Chart of the Coast of China, 1865

Chart of the Coast of China from Canton to Nanking with Particular Plans of the Principal Harbours Drawn from Admiralty Surveys by Captains R. Collinson, H. Kellett and Sir Edward Belcher, R.N., 1865
I. Purdy, Author
Fleet Street, London, 1865
Black and white engraving
Professionally conserved
Professionally conserved, cleaned and backed with new archival blue backing. Some staining and paper damage along top and bottom edge. Otherwise, good condition and crisp imagery throughout. The large nautical chart appears to have been used at sea given the nature of wear to paper. Technical challenges in producing a high resolution image of such a large nautical chart have resulted in certain artifacts in the attached photograph such as yellow horizontal bands that are not present in the map.
75 × 39 inches
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    This Admiralty Survey chart describing  in great detail the coast of China and all of the coast of Formosa is a rare 19th century, engraved, two toned nautical chart representing new surveys that build on the original survey work done by Captains Collinson and Kellett, and Sir Edward Belcher R.N. between 1840-1850 that for their time provided western navies with some of the earliest nautical surveys of the east Coast of China. In Collinson and Kellett's 1845 survey, also engraved by Isaac Purdy and published by H. Colburn, the coast from Canton to Nanking is drawn in outline only, with certain cities labeled but the chart is lacking any geographic details or marine soundings. At this date, the Chinese government was not welcoming extensive exploration by foreign powers.  By 1865, the West had gained a political foothold in China that  resulted in new access for performing extensive coastal and inland surveys. The survey work by Collinson, Kellett and Belcher as published in 1865 therefore contributes substantially to the earlier Collinson and Kellett foundation as an aid to navigation. This extra large and large scale nautical chart depicts the length of the coast of China and labels each port along with nine (9) detailed plans of the principal  Chinese harbors  showingw depth soundings and topographical details. The mouth of the Yang-Tse River and smaller inland rivers are shown demonstrating that as of 1865 navigation by the British Admiralty proceeded inland along these waterways. The chart also shows Formosa with the same level of detail.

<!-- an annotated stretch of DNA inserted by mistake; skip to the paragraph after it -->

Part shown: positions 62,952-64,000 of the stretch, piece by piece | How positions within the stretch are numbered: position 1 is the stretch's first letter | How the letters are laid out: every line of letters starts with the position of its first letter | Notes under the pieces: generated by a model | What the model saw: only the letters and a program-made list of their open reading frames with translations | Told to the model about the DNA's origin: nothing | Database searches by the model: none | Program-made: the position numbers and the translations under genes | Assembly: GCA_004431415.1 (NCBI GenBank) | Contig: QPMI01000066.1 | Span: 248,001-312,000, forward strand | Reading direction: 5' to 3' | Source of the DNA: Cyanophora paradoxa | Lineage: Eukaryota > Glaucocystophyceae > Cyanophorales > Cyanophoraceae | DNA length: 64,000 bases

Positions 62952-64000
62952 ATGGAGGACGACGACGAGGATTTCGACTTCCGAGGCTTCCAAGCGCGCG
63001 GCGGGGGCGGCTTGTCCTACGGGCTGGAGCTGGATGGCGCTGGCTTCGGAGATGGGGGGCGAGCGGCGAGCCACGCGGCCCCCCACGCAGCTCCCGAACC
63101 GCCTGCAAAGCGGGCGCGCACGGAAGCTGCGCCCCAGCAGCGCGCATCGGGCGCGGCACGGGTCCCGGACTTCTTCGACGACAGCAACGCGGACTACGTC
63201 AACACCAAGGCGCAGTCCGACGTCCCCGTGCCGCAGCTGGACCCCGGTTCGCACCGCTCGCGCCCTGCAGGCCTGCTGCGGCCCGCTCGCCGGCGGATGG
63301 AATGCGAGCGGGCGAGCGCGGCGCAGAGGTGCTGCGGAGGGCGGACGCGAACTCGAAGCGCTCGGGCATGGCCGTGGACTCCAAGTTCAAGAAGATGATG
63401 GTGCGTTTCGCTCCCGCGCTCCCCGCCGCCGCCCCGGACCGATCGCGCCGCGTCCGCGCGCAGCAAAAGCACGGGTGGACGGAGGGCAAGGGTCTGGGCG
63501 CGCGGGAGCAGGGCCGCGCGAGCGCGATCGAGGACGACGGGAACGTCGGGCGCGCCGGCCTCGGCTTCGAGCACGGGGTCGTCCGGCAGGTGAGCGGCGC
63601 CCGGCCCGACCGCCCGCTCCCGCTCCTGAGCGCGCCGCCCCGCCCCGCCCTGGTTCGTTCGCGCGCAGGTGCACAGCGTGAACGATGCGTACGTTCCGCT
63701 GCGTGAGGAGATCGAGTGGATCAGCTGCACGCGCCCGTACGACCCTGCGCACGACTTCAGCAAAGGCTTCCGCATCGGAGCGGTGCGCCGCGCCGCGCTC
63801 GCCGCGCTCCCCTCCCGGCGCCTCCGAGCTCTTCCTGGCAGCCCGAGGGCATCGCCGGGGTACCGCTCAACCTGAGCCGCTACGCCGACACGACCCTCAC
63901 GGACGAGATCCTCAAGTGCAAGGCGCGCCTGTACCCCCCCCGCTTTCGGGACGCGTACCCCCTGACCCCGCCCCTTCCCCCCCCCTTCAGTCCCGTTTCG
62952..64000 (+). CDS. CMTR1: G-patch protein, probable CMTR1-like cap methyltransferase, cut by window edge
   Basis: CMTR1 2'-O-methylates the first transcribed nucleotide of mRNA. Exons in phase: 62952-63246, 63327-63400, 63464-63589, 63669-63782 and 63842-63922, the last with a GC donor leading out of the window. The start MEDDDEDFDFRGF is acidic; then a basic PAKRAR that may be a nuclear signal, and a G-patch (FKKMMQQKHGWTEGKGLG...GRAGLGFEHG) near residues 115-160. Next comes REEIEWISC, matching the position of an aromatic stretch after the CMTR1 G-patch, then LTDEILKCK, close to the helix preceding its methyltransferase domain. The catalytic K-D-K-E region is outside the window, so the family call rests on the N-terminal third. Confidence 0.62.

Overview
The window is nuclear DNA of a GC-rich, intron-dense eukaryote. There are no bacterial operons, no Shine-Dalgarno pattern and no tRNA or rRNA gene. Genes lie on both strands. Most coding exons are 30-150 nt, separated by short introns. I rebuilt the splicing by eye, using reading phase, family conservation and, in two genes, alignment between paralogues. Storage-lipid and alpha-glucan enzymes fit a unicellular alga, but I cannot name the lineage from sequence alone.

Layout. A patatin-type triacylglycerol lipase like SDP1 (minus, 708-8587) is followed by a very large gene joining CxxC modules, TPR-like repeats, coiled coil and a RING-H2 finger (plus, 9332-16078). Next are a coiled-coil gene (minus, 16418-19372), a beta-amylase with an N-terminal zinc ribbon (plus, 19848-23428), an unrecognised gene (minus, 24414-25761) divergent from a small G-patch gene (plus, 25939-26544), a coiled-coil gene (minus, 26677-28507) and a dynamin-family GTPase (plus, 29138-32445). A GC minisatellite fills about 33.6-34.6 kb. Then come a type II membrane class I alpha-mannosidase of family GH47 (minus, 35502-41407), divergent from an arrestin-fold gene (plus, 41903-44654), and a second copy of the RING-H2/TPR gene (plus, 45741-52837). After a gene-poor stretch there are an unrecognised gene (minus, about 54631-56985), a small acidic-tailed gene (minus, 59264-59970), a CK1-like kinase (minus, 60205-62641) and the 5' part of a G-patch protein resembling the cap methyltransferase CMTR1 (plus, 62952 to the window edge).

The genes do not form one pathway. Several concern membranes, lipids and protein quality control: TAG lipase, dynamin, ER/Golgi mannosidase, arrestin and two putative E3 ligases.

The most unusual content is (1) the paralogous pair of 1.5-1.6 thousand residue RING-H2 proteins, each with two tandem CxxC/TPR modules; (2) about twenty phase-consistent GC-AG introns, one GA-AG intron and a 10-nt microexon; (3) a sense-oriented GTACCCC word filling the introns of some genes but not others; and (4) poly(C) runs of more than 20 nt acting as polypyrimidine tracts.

I have located no examples of this chart except one at the National Library of Australia.  Notable among scarce modern bibliographic references to this chart is a citation in Charting The Pearl River Delta, 2015 the exhibition catalog of the exhibit mounted by the Hong Kong Maritime Museum.  The chart in the Hong Kong Maritime Museum is noted as lent by the National Library of Australia.

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